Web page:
Document Type : Research Article
Induction of labour is a common procedure worldwide with overall rates in many countries now exceeding 20% of all births.1,2 Induction of labour is indicated when the risk of continuing pregnancy, for the mother or the fetus, exceeds the risk associated with induced labour and delivery.3 Preeclampsia
≥37 weeks, significant but stable antepartum hemorrhage, chorioamnionitis, suspected fetal compromise and prelabour rupture of membranes at term are the high priority indications for induction of labour at term.
The goal of induction of labor is to achieve a successful vaginal delivery.3 induction of labor has two important components: cervical ripening and stimulation of uterine contractions, to achieve dilatation of the cervix and delivery of the fetus. The purpose of induction is to achieve vaginal delivery and to avoid operative delivery by Caesarean-section.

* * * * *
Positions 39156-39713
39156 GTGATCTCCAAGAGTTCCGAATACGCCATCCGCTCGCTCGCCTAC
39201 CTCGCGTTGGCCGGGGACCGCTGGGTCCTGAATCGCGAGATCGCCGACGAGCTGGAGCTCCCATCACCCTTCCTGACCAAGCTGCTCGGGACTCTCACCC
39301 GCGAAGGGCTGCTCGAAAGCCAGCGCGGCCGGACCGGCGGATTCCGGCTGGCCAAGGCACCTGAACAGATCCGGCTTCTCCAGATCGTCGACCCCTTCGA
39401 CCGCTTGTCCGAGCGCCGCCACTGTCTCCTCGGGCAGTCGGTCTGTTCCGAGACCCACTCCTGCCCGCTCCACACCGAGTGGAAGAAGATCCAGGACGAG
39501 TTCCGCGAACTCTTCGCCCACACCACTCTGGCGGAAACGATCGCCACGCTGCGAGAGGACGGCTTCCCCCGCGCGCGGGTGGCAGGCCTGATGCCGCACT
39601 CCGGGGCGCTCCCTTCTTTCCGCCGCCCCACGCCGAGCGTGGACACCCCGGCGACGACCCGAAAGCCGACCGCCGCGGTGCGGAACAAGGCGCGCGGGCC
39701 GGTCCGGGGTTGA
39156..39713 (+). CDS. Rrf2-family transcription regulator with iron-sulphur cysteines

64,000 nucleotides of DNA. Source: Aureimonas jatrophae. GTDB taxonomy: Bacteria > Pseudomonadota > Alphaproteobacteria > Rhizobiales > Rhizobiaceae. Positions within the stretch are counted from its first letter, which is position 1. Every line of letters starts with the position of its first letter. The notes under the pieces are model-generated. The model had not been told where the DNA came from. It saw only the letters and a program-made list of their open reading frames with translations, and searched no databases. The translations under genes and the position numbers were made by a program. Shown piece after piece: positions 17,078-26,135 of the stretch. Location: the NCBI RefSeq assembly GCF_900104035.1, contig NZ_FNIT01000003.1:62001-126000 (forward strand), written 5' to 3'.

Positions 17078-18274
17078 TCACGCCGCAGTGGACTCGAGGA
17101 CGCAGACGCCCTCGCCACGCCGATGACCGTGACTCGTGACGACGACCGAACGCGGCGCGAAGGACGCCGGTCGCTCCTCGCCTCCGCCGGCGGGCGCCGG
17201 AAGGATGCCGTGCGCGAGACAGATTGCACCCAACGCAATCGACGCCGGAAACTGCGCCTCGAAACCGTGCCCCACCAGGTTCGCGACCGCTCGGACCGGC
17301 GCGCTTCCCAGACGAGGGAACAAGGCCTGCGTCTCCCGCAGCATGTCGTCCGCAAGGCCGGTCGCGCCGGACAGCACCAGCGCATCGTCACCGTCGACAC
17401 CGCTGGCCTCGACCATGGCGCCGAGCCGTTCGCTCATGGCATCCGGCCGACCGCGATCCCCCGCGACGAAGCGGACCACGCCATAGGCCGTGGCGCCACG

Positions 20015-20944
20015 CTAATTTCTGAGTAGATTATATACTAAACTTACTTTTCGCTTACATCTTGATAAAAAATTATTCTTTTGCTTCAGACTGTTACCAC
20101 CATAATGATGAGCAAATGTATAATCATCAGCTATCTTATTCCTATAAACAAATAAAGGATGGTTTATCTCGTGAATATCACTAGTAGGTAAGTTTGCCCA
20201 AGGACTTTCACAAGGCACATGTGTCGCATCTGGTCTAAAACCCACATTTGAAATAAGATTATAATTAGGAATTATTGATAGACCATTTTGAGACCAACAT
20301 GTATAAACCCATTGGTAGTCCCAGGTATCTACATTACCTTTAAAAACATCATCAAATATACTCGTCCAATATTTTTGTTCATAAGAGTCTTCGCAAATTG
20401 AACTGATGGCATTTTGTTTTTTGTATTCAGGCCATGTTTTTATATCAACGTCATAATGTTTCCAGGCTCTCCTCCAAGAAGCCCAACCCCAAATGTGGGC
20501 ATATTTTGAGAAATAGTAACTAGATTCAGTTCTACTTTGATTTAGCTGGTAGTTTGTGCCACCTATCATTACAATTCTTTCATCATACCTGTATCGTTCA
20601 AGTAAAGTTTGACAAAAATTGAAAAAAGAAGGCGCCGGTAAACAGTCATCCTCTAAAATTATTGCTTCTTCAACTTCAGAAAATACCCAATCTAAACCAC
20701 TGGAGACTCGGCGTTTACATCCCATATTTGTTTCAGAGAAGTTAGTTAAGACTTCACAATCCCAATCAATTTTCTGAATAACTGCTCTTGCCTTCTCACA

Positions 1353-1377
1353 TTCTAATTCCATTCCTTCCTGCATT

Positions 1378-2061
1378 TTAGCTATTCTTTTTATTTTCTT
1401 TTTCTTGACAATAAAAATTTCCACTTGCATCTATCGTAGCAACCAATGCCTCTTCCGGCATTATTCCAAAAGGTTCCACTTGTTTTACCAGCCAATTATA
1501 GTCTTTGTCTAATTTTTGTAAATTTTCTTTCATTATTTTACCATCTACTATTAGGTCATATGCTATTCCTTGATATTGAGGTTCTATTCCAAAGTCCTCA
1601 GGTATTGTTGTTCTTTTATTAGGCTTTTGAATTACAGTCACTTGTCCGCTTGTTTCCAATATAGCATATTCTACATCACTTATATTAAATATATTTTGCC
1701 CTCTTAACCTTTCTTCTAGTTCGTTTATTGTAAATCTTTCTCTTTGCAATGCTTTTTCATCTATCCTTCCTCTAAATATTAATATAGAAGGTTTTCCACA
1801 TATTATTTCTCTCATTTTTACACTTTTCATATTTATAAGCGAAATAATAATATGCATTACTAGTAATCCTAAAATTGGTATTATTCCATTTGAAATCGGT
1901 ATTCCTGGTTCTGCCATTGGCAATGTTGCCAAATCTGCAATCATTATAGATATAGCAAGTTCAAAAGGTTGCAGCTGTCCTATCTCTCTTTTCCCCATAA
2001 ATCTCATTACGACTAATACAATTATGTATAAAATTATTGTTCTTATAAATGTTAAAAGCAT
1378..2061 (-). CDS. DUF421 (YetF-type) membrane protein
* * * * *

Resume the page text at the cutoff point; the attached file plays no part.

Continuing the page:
It is well recognized that the success of induction of labor, which ultimately aims at achieving vaginal delivery, depends to a great extent on the favorability of the cervix or its readiness to go into labour. Agents used for cervical ripening may lead in the establishment of contractions to women with an unfavorable cervix. Many different methods have been used, but prostaglandins remain a preferred method for cervical ripening and labour induction.1,4,5
Dinoprostone is a Prostaglandin (PGE 2) which acts on the collagen structural network of the cervix and makes it favourable thus increasing the chances of a successful of a vaginal delivery. Dinoprostone is the preferred form of prostaglandin and has been shown to increase the rate of vaginal delivery within 24 h and is generally given when the cervix has a Bishop's score of ≤six.6